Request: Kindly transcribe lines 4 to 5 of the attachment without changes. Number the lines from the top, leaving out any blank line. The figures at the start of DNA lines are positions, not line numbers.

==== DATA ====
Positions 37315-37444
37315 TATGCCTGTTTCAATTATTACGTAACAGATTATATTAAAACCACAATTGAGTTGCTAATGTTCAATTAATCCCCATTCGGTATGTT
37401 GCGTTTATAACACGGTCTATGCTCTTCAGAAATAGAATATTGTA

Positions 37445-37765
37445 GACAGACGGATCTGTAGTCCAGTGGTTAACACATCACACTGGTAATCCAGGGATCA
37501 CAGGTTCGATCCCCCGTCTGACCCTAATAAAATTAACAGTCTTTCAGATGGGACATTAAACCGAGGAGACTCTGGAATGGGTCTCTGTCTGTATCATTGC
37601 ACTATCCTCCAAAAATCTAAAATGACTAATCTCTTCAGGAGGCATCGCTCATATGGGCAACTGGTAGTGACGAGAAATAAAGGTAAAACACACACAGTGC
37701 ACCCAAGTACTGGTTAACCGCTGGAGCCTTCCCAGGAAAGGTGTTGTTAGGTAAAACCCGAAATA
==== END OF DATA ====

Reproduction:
Positions 37445-37765
37445 GACAGACGGATCTGTAGTCCAGTGGTTAACACATCACACTGGTAATCCAGGGATCA